Iceland Closes Airspace to Russia


The Icelandic government has decided to close its airspace to Russian aircraft. RÚV reports that Minister of Foreign Affairs Þórdís Kolbrún Reykfjörð Gylfadóttir announced the decision via Twitter on Sunday morning, “in solidarity with Ukraine.”

Iceland was one of several Nordic countries to close its airspace to Russia over the weekend; Denmark, Sweden, and Finland announced that they would be doing the same on Sunday. Britain, Bulgaria, the Czech Republic, Estonia, Latvia, Lithuania, Poland, and Romania have also closed their airspace to Russia and Germany has announced its intention to do so as well. It’s expected that Russia will face a total EU airspace ban shortly.

Iceland condemns Russia’s ‘brutal and unprovoked attack’ on Ukraine, sends €1 million in aid

Þórdís Kolbrún has made a number of public statements condemning Russia’s assault on Ukraine in recent days. On February 24, the first day of Russia’s invasion, Þórdís Kolbrún gave an official statement, stating that Iceland condemned “in the strongest possible terms, the brutal and unprovoked attack of Russia on Ukraine.” She continued: “Russia’s action is a flagrant violation of international law, including the Charter of the United Nations, and is in full contradiction to the Helsinki Final Act.” That same day, she tweeted that Iceland would be sending €1 million [ISK 141.19 million; USD 1.13 million] in humanitarian support to Ukraine.

The next day, she urged the Council of Europe to suspend “Russia’s right of representation in the Council of Europe with immediate effect.”

According to information from the Foreign Ministry, Iceland will also be revoking special privileges that have been afforded Russians coming to Iceland via existing bilateral agreements, such as simplified visa processing for Russian diplomats, businesspeople, politicians, and government representatives. The ministry has emphasized, however, that these moves are “not directed at general Russian tourists, students, or others,” whose visa applications will continue to be reviewed as per usual.

Iceland’s airspace patrolled by NATO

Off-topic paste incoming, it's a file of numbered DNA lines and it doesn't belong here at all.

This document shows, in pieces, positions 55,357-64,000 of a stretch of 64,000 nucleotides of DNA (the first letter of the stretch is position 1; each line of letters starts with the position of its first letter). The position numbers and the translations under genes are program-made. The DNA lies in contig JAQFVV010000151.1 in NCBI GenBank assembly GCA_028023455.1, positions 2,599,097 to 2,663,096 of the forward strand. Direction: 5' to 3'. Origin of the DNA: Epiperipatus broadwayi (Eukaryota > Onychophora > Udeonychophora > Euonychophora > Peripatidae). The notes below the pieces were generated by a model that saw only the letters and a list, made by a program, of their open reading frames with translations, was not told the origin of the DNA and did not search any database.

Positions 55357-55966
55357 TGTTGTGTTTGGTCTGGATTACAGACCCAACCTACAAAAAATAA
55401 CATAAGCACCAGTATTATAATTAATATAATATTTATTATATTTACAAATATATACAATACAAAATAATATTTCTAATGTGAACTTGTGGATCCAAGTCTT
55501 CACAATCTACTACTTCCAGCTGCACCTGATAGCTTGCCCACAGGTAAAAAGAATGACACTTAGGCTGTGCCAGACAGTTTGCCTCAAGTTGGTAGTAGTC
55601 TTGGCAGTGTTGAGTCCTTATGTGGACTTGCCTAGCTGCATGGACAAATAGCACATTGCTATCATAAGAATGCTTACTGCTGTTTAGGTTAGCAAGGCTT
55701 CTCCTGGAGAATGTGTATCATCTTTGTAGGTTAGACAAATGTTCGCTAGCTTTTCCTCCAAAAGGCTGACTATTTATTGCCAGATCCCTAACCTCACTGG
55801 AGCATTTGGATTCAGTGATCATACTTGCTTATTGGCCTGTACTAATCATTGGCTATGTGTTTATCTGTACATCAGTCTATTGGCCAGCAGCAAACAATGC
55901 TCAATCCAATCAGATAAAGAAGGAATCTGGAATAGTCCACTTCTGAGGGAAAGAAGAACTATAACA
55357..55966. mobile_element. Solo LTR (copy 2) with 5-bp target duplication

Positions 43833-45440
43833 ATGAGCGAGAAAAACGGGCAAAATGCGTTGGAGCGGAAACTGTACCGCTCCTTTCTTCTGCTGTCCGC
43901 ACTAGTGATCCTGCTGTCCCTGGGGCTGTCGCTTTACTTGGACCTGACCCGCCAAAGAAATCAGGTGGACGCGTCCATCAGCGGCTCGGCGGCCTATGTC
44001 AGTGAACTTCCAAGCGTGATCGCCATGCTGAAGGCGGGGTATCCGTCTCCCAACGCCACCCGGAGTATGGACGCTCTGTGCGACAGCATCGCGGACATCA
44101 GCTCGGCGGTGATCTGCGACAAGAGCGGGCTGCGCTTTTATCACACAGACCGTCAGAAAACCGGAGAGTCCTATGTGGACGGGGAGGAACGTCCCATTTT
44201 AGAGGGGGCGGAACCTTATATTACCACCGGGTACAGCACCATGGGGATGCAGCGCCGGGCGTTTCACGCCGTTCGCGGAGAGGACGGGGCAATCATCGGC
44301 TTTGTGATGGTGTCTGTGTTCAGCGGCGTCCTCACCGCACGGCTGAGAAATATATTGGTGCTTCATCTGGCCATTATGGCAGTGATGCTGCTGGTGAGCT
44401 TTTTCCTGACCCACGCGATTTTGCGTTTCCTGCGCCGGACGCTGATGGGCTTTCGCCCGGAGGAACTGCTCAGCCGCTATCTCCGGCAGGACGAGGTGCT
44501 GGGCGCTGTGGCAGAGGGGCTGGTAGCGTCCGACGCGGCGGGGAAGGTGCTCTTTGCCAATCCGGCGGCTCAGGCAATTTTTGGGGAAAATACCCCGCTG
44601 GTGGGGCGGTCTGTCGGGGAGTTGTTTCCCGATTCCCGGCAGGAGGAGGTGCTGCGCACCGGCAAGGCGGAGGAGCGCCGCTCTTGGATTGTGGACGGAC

Iceland’s airspace is patrolled by NATO as part of an ongoing mission, called Icelandic Air Policing, which is meant “to establish air surveillance and interception coverage over Iceland and maintain the integrity of NATO airspace.” NATO members maintain a periodic presence of fighter aircraft from the former US military base at Keflavík. Icelandic Air Policing typically involves member nations deploying fighter aircraft to patrol Iceland’s airspace three times a year, for periods of three to four weeks at a time.

Russian Bombers Re-Enter NATO Airspace Near Iceland

Two Russian bombers flew into the NATO airspace surveillance area near Iceland late on Wednesday night. According to a press release issued by the Icelandic Coast Guard, the two planes neither announced themselves to air traffic control nor had their radio transponders on. It is the second time this month Russian aircraft enter NATO airspace in the region.

In accordance with NATO regulations, two Italian fighter jets—both in Iceland as part of a four-week NATO deployment—were sent to identify the unknown aircrafts. The unknown aircrafts were identified as two Russian Tupolev Tu-142 (Bear F) bombers. Although the Russian planes were in NATO’s airspace surveillance area, they were not within Icelandic airspace.

Two Russian bombers of the same make flew unannounced into the NATO airspace surveillance area near Iceland earlier this month, at which time, the Icelandic Coast Guard took the same measures, sending the Italian fighter jets to identify them.

The Coast Guard indicated in Thursday’s announcement that NATO airspace policing near Iceland is still in effect. As of March 11, however, four Italian Air Force Eurofighter Typhoon EF-2000 fighter jets also arrived in Iceland. Per an announcement on the Allied Air Command website, these jets are on a “four-week deployment to deliver NATO Airborne Surveillance and Intercept Capabilities to meet Iceland’s Peacetime Preparedness Needs.” The project is under the jurisdiction of NATO’s Combined Air Operations Center in Uedem, Germany, but is under the direction of the Icelandic Coast Guard in Iceland, in collaboration with Isavia.